Effects of Technology and Industrialization Through the Lens of Film and Literature
Industrialization and the innovative, transformative technology it had brought forth are extensively highlighted in films such as Dziga Vertov's film The Man with a Movie Camera, Fritz Lang’s Metropolis,Walter Ruttman’s Symphony of a Great City,and Aleksandr Medvedkin’s The New Moscow, although the consequences of this emerging technology are depicted from different perspectives, ranging from a celebration of its power to an indictment of its dominance. The films The Man with a Movie Camera and Metropolis, while both oriented toward similar subjects and portray the urban landscape that is shaped by technological advances, offer vastly different interpretations of the consequences of new technology. Moreover, the ubiquity of technology is embodied by the highly efficient city of Boston set in the future, depicted by Edward Bellamy in his novel Looking Backward, 2000-1887, yet Bellamy’s treatment of the repercussions of this proliferation of technology is highly ambivalent, just like the aforementioned films. Traversing the new Boston proves to be a thoroughly strange and alienating experience for the narrator of the novel because although Boston has become highly efficient, it is deprived of authenticity and idiosyncrasies that make it so unique.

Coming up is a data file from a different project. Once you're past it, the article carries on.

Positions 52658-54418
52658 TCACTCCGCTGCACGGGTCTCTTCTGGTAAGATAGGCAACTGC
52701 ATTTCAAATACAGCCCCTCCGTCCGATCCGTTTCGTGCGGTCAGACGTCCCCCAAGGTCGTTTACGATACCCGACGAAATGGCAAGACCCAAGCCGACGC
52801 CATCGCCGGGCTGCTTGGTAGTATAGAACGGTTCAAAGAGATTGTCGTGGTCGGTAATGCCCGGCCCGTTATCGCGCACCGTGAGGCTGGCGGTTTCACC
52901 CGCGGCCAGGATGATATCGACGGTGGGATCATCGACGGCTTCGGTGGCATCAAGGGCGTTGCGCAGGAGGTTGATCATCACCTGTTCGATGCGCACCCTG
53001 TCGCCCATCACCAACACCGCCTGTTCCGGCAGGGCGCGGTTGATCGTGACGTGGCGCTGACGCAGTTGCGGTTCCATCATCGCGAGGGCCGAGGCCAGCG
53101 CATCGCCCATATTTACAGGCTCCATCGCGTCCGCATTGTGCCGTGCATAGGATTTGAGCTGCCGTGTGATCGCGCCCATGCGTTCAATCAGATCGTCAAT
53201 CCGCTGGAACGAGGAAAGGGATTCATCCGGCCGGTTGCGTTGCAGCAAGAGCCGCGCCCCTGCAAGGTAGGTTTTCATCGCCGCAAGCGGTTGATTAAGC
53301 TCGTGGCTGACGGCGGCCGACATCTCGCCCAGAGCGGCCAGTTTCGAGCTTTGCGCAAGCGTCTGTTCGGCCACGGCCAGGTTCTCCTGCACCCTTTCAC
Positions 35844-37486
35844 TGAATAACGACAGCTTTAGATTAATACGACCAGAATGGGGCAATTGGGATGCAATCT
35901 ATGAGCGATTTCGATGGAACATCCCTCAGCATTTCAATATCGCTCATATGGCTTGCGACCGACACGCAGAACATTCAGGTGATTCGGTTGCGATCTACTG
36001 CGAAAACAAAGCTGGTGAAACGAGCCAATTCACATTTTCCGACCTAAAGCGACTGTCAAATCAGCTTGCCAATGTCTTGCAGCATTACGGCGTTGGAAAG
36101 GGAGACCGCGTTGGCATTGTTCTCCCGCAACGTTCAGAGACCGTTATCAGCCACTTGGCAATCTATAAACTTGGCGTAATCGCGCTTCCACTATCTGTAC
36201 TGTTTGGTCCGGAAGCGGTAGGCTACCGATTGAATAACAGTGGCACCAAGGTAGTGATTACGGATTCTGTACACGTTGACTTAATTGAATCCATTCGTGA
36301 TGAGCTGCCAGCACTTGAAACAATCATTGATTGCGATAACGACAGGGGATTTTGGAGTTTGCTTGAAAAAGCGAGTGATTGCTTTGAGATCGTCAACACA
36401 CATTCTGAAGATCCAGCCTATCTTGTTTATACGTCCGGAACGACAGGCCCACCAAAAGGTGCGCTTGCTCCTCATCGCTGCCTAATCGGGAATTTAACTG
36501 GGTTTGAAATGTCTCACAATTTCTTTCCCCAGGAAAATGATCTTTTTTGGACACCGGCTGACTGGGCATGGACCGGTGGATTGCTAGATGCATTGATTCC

The Man with a Movie Camera contains many innovative cinematic techniques—such as double exposure, superimposition, extreme close-ups, tracking shots, jump cuts, split screens, and more. By highlight these techniques, the film director Dziga Vertov is indirectly celebrating the advances in film technology that enabled him to create these fantastic effects and produce a film that is avant-garde and dazzling, a feat of cinematic virtuosity. Even the background music that accompanies these scenes is boisterous, with the rapid melodies contributing to the joyous, celebratory mood of the movie as it extols the virtues of technology in improving the society and making people’s lives more efficient and exciting. The power of technology is also demonstrated by the actual creation and production of the film because it utilizes the aforementioned cinematic techniques in various ways to warp reality. The rapid transitions almost mirror the frenetic pace at which industrialization is transforming the urban environment of Russia. By speeding up and zooming in and out of certain scenes, Vertov is able to alter the viewer’s perception of time as he and his camera provide a singular experience of traversing different cities in Russia. Vertov’s camera functions as a human eye in examining the city, yet it is greater and more powerful than the human eye in perceiving the city because it overcomes boundaries of human perception and transcends beyond the limits of the human eye. For example, it offers multiple perspectives juxtaposed next to each other, accomplished through split screens, thereby enabling the audience to simultaneously see two views of the city, an impossible feat for the human eye. Another important shot occurs at 19:14 that captures the unique perspective, otherwise inaccessible, rendered possible to the audience with a camera, which is nestled between two moving railway cars. It is evident that Vertov is aware of his film’s extensive use and celebration of technology because 26:07, he designs an extremely self-conscious shot—one in which the camera that is capturing the city is directly pointed toward the audience, reminding them that this film offers a biased view of the city and that what they have seen is not actual reality, but a constructed reality. However, this film can also be interpreted as somewhat subversive, inadvertently gesturing at the less savory aspects of technology since the combination of these effects can feel at times overwhelming and overpowering. The shots move at alarmingly quick speeds, and frequently, there are abrupt transitions when different shots are spliced together. Moreover, some of the quirky elements featured in the film—like a shot of a store display of a doll attached to a pair of adult legs riding a bike—whether intentional or not, suggest something quite disorienting about industrialization and technological progress because the shots of these hybrid products seem quite alien yet oddly familiar.